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Alaskans express concerns, hopes at Arctic meeting

Carey Restino | Arctic Sounder
One major concern for those living in Arctic towns like Barrow is the impact development of offshore oil as well as increased vessel traffic in Arctic waters could have, both on the environment and on the communities that could be burdened with dealing with the demands of industry. Loren Holmes photo

Editor's note: This is the first of a two-part series by The Arctic Sounder examining the dialogue from the Alaska Arctic Policy Commission's Barrow meeting in June. Click here for part one.

Amid the several days of organizational discussions and reports, the participating members of the Alaska Arctic Policy Commission heard one thing loud and clear during its meeting in Barrow in June -- the people of the Arctic deserve to be listened to.

The commission, which is tasked with an initial examination of issues created by the opening of Alaska's Arctic waters, as well as recommending an action-linked Arctic policy for the state, met June 12-13 and considered an agenda that ranged from testimony by indigenous stakeholders to a teleconference with federal representatives meeting later that week in Anchorage to hear public comment on the recently released National Strategy for the Arctic Region.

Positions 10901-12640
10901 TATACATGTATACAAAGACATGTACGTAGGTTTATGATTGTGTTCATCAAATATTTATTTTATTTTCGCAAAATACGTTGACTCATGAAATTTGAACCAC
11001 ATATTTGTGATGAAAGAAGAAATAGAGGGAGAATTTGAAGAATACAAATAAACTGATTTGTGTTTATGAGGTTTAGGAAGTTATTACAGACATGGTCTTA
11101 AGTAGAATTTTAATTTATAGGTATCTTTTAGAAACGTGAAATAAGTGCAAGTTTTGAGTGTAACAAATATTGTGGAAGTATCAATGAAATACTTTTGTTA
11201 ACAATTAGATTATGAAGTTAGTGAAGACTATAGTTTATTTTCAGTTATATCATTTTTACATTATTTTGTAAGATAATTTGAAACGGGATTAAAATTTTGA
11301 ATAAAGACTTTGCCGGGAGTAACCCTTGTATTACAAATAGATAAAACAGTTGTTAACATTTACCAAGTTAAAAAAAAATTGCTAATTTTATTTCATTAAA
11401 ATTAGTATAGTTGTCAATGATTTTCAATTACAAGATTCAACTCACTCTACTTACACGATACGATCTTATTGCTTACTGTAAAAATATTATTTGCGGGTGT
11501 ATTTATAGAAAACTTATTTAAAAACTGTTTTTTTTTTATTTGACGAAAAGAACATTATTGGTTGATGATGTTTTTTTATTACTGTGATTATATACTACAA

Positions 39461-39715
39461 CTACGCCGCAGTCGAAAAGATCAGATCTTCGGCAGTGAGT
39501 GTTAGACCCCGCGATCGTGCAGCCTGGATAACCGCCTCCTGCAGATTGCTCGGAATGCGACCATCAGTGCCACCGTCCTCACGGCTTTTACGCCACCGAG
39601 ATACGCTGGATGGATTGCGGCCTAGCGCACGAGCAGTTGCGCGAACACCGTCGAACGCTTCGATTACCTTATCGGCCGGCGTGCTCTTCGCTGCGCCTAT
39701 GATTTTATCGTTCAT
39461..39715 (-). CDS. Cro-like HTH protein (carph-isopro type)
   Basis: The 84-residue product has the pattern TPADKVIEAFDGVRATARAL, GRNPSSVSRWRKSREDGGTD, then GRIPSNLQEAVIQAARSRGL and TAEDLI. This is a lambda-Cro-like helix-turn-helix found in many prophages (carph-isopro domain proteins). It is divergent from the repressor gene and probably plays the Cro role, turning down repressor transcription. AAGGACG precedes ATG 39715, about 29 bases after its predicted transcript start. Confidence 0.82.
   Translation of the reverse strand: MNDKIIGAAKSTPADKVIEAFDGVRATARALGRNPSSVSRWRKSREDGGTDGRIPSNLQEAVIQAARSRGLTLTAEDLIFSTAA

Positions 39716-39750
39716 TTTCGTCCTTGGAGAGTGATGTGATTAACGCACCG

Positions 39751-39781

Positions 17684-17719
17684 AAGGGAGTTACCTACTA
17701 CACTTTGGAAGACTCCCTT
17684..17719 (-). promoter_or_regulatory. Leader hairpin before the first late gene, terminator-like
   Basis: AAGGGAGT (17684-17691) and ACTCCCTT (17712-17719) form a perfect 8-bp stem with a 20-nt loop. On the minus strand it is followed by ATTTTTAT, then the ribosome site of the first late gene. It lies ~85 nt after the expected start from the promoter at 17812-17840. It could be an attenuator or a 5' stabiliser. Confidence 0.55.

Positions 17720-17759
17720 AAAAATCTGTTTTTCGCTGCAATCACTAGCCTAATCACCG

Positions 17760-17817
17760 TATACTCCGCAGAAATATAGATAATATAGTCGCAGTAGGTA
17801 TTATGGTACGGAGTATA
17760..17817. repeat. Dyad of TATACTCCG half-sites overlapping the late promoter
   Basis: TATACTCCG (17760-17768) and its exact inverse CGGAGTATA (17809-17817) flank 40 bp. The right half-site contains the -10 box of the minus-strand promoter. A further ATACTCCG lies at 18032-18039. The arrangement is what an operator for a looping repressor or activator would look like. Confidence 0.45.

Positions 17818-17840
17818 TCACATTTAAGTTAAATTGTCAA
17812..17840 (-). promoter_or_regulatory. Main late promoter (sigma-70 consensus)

Reggie Joule, mayor of the Northwest Arctic Borough and representative of the Native Village of Kotzebue, said during the first day of testimony when local representatives spoke to the council, he heard one question.

"What's in it for us," Joule said. "We have the highest cost of energy anywhere. We are producing energy and have been for 40 years and we are paying the highest cost. What's in it for us with regards to energy, with regards to food security? What's in it for us for workforce development when we have such few numbers of people."

One major concern for those living in the Arctic is the impact development of offshore oil, as well as increased vessel traffic in Arctic waters, could have both on the environment and on the communities that could be burdened with dealing with the demands of industry.

Unlike the development of onshore oil reserves in Prudhoe Bay, where tax revenue contributes to the local government, offshore oil development occurs in federal waters, offering no direct financial gain to area communities. Joule noted that while there is conversation about revenue sharing between the state and federal governments, there is no guarantee that any funds from that revenue sharing would make it to the communities near the development.

"When it comes to a lot of this stuff, I can't help but be really parochial," he said. "What's in it for us."

Joule called for an Arctic policy that looked forward, considering things such as developing job-training programs so local residents have an opportunity to work in the fields that are potentially expanding in coming years.